FIG. 3 is a front view of the brush of the starch leveler illustrated in FIG. 2.
FIG. 4 is a front view of the resilient leveling blade of the starch leveler illustrated in FIG. 2.
FIG. 5 is a side elevation of the starch leveler illustrated in FIG. 2.
FIG. 6 is a cross section of the starch leveler of FIG. 2 illustrated in operation on an exemplary tray of starch.
While the invention will be described in connection with certain preferred embodiments, there is no intent to limit it to those embodiments. On the contrary, the intent is to cover all alternatives, modifications and equivalents as included within the spirit and scope of the invention as defined by the appended claims.
A preferred embodiment of the present invention has been depicted as starch leveler 20 as illustrated in FIGS. 2-3 incorporated into a mogul machine 22 as illustrated in FIG. 1. Referring to FIG. 1, the mogul machine 22 includes multiple stations through which a plurality of trays 24 travel in order to make starch molded products such as candy. For purposes of reference, the disclosed mogul machine 20 includes generally the following stations/systems: a tray feeder 26, a conveyor mechanism 28, a starch and candy dumping mechanism 30, a starch separation and reclamation system 32, a starch depositor 34, a starch leveler 20, a candy cavity stamping station 38, one or more candy pumping stations 40, a tray stacker 41 and a bottom tray return conveyor 39. Although one particular form of a mogul machine 22 is disclosed, other mogul machine configurations are known. As such, it will be appreciated that the invention is applicable across all mogul machines which can be used to stamp or print cavities into starch and fill the cavities with liquefied candy material.
In operation, trays 24 containing cured (or dried) candy and starch from a previous run are stacked in a vertical stack 42 proximate the tray feeder 26. The tray feeder 26 takes individual trays 24 and feeds them onto the conveyor mechanism 28. The disclosed conveyor mechanism 28 is divided into two sections comprising an upstream intermittent belt conveyor 44 and a downstream controlled movement belt conveyor 46 (although belt conveyors are illustrated it will be appreciated that other conveyor mechanisms such as walkers common in other mogul machines may also be used). The cured candy and starch in each tray 24 is first dumped at the dumping station 30 where a rotating tumbler 48 may be used to separate starch from candy. Starch is separated and reclaimed in the starch separation and reclamation system 32 where starch is recovered in a collection hopper 52. After the trays 24 are dumped, the now empty trays 24 are moved downstream to the starch depositor 34. The starch depositor 34 deposits starch into the individual trays 24. The depositor 34 also preferably measures the starch to get a rough level of starch in the tray close to the desired amount, typically just more than is necessary. The conveyor 44 then moves the trays 24 through a leveler 20 that levels the starch and then through a stamping station 38 that imprints a plurality of candy cavities into the starch. The stamping station 38 includes a vertically driven plate having a plurality of candy shaped molds projecting therefrom. The intermittent belt conveyor 44 then delivers the trays to the controlled motion belt conveyor 46. The controlled motion belt conveyor 46 transfers trays through the one or more candy pumping stations 38 that fill the cavities will liquefied candy material. Thereafter, the conveyor 46 moves the trays now filled with starch and candy to the tray stacker 41 which stacks the trays in vertical stacks 54 for drying or curing the candy.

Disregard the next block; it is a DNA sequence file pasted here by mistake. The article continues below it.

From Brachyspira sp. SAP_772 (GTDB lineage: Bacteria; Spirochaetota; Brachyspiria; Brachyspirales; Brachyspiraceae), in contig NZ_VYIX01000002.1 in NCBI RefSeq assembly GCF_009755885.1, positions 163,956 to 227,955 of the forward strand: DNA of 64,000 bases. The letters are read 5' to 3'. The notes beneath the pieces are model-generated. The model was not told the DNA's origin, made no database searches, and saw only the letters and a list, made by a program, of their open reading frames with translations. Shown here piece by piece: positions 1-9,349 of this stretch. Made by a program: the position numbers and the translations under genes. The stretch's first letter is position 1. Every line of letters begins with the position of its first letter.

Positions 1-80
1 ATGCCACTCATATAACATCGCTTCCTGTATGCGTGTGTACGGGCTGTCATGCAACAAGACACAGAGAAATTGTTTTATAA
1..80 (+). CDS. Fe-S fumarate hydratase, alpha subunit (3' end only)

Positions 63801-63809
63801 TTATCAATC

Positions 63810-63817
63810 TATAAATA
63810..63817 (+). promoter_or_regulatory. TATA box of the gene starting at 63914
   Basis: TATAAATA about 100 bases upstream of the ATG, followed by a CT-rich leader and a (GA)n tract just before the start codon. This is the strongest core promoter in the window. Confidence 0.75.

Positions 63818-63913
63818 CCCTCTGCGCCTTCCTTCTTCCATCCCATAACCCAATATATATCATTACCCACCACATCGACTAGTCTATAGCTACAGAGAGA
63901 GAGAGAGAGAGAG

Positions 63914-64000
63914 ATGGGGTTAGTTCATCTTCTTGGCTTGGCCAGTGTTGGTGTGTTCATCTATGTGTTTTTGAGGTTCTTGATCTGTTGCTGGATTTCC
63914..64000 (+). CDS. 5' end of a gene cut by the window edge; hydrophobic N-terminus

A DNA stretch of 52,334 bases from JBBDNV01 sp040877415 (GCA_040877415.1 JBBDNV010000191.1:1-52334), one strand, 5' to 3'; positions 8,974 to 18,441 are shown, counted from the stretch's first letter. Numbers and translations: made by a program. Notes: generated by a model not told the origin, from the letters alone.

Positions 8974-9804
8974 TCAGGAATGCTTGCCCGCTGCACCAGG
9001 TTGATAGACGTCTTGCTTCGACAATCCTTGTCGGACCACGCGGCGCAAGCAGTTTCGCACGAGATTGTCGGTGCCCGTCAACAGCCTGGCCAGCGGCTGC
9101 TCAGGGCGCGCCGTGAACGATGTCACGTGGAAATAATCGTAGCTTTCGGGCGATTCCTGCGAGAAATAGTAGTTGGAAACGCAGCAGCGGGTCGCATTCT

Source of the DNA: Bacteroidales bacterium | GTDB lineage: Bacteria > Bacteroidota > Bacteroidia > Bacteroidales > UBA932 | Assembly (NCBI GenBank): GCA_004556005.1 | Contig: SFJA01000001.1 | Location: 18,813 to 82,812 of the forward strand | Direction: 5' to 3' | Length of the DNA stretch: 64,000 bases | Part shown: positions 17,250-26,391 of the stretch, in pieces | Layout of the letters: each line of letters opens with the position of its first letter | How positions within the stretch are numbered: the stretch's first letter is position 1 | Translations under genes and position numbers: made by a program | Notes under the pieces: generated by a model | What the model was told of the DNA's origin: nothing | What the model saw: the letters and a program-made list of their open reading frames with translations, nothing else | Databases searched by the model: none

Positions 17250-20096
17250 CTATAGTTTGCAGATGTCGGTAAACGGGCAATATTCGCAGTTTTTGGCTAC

In accordance with the invention, the starch leveler 20 levels and lowers the starch in the tray 24 to a level 56 below the top edge 58 of the tray 56, as can be best seen in FIG. 6 (see also FIG. 2). By lowering the starch in the tray 24 to the lower level 58, the starch which is displaced vertically upward due to cavity formation at the stamping station 38 stays in the tray 24 displacing upwardly roughly to the top edge 58 and is not pushed up on top of the top edge 58 or otherwise does not substantially protrude above the top edge 58 such that the starch in the tray is not prone to spilling over onto the floor in large quantities due to tray movement and vibrations further downstream for example at the pumping stations 40.
For purposes of reference, each tray 24 is generally rectangular including a border wall comprised of a leading wall 60, and trailing wall 62, and side walls 64 perpendicularly therebetween. The walls 60, 62, 64 project vertical upward from a horizontal support base 66 to form the top edge 58. In the disclosed embodiment, the tops of all of the walls 60, 62, 64 lie in the same horizontal plane.
To lower the starch level in the disclosed embodiment, the starch leveler 20 includes resilient material such that it can deflect past the leading and trailing walls 60, 62 of the tray 24. The starch leveler 20 includes two separate engaging devices including an elongate, resilient, plastic blade 68 and an elongate, resilient, plastic fiber brush 70. The leveler 20 is mounted to the mogul machine frame 72 with a pair of mounts in the form of end flanges 74, one on each side of the conveyor 28 or tray 24. The end flanges 74 affix the starch leveler to the frame 72 in a stationary position. The end flanges 74 support a pair of support posts in the form of threaded rods 76. The threaded rods 76 project vertically upward from the flanges 74 above the conveyor mechanism 28 to support a horizontally extending cross support 78. The cross support 78 in turn is fastened to and supports both the blade 68 and the brush 70.